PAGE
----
What meaning do you find, then, in young and premature death? Not just Elle’s and Milla’s, but in Rachel Held Evans’, and in too many other young deaths? In one sense, there is no meaning. Early death is senseless, or at least not part of the plan. We were lovingly created to live, not to die. Early death is an extension of the curse (whatever that may mean to you). The shroud across humanity. The sensation that God has forsaken us, and who would not feel that way at the loss of a child? My God, My God, why have you forsaken me?


Yet even at the grave, we make our song, Alleluia! Alleluia! Alleluia.


Recently, there has been some discussion about a controversial interview in which Nicholas Kristof interviewed Serene Williams, President of Union Theological Seminary. One might expect the president of a prominent Christian seminary to uphold doctrine, yet Ms. Williams stated plainly she does not believe in the bodily resurrection of Jesus. Moreover, she hints but does not quite say that she does not believe in any resurrection at all. I am not sure how one can claim to be a Christian without believing in any resurrection at all – without experiencing Easter. Without the defeat of death at its very throne, the grave, all of life casts a colorless hue. Death wins. And there is no ultimate meaning. None.  


And, what of those who die early? Being happy and bringing joy is no longer sufficient meaning if there is no life to come. You cannot say to Elle and Milla that their lives were happy and therefore full of meaning – not without the defeat of what appears to have defeated them. What do you say to Dana and Frazer? Who held them so many sleepless nights while their little bodies seized? No, the fundamentals of Christian faith are in a God who wins. Over death. Over hate. Over darkness. Suffering and division no longer win. We are, after all, Easter people. First and foremost. And always.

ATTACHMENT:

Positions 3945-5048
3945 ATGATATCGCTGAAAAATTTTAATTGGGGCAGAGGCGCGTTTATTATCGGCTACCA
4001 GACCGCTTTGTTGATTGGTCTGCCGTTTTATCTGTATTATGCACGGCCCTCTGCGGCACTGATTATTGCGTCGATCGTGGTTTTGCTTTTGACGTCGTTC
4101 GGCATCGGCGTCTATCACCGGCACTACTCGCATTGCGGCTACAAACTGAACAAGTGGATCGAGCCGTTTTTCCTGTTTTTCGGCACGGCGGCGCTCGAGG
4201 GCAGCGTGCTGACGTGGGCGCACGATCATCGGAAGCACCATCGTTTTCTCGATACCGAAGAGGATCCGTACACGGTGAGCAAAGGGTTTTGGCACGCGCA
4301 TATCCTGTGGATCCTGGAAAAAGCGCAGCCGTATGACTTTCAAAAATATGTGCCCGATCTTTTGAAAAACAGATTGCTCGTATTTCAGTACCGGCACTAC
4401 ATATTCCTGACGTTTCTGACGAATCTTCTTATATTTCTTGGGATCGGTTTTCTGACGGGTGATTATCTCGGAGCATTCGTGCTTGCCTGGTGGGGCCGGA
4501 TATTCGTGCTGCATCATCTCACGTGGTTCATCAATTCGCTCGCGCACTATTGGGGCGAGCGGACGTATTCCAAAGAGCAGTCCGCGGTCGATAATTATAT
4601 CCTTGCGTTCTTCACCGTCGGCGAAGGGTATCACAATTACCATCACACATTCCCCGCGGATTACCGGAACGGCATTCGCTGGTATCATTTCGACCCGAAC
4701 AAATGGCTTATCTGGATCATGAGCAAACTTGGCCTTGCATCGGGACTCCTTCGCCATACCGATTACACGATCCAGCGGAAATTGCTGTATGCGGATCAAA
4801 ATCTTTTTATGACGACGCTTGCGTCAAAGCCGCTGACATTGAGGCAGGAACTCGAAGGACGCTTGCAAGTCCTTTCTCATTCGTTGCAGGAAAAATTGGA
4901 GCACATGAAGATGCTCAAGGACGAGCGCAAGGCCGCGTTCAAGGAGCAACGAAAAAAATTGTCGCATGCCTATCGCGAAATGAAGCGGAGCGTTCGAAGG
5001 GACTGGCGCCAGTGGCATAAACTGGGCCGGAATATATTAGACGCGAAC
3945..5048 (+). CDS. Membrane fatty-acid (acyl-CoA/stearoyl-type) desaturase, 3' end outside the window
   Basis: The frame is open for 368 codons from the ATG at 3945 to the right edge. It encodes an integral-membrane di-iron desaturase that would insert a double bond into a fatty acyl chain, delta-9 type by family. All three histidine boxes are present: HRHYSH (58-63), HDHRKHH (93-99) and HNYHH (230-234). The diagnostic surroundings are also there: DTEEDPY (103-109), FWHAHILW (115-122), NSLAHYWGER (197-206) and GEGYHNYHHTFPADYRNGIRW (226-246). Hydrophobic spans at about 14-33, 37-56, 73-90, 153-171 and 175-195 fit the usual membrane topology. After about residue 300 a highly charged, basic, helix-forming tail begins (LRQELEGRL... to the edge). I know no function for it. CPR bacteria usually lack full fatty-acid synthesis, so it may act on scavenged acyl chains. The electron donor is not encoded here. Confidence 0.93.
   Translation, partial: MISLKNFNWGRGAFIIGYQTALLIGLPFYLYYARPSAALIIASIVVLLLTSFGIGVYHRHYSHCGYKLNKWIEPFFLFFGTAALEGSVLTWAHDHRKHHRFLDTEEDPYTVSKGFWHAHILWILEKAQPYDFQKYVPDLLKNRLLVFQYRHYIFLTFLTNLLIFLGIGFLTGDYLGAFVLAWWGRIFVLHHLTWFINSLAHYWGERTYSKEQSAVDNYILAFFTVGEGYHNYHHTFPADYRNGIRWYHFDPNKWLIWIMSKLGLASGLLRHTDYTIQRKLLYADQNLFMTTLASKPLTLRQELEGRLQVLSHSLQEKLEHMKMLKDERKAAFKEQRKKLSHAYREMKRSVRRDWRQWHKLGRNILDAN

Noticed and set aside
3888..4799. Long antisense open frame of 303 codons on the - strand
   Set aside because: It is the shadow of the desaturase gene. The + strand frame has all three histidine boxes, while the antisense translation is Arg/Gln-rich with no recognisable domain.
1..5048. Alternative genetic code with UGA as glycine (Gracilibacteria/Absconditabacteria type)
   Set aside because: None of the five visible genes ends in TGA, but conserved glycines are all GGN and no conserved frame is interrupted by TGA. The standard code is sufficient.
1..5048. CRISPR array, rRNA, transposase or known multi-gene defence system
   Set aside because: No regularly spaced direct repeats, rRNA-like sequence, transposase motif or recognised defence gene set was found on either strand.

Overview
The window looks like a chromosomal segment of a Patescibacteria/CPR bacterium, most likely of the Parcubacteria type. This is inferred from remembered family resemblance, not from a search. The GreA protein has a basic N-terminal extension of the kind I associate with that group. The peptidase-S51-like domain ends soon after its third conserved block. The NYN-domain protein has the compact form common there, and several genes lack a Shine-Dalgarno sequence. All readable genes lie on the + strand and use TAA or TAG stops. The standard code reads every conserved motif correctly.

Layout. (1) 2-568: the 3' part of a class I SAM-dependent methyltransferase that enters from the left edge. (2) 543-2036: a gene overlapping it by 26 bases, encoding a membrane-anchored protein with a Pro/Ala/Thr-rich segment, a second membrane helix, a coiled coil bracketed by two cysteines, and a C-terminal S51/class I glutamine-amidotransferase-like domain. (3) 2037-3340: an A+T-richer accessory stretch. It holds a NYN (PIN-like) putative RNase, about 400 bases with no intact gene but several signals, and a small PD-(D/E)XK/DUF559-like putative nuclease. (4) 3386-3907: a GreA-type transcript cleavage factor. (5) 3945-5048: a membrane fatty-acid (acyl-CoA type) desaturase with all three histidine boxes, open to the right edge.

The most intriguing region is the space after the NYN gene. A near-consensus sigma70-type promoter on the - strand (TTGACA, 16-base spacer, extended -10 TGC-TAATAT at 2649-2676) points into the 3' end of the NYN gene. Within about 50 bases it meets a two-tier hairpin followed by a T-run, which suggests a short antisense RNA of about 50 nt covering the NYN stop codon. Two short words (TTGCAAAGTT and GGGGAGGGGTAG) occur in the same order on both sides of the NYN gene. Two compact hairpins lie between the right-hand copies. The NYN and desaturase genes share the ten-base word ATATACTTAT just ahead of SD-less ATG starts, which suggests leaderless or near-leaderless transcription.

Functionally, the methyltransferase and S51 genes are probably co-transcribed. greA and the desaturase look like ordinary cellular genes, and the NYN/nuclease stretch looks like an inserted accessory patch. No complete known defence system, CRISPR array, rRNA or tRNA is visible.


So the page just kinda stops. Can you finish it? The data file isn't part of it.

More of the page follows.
Which is why, even at the grave we make our song: Alleluia! Alleluia! Alleluia!


I wonder, and maybe you do, too, how Dana and Frazer will cope, how they will manage family life without crisis. I’m not sure, but I know they will.


Many people die before their time. Rachel, Elle, Milla, Jesus. They leave behind mothers and fathers who will grieve for them the rest of their lives. But whose hope rests in life.


Alleluia! Alleluia! Alleluia!



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Liz Parmalee

I did read that interview with Serene Williams. We are an Easter people and each life has meaning. We celebrate life in the midst of terrible things that happen everyday. Not to forget them, but so that it doesn’t defeat us. This is what Jesus taught us.

Andrew Hopp

My heart breaks to hear of your wife’s untimely passing. This article is a balm for my soul. My brother and sister both died before the age of three due to a congenital heart defect. Thank you for saying their deaths weren’t a part of God’s plan. Thank you, for having the courage to speak the truth.


Provocative article. Thanks for sharing this meaningful writing. This sentence really stood out to me, “There is far more to life than that which appears at the surface, and often what is most important is overlooked. Or looked over.”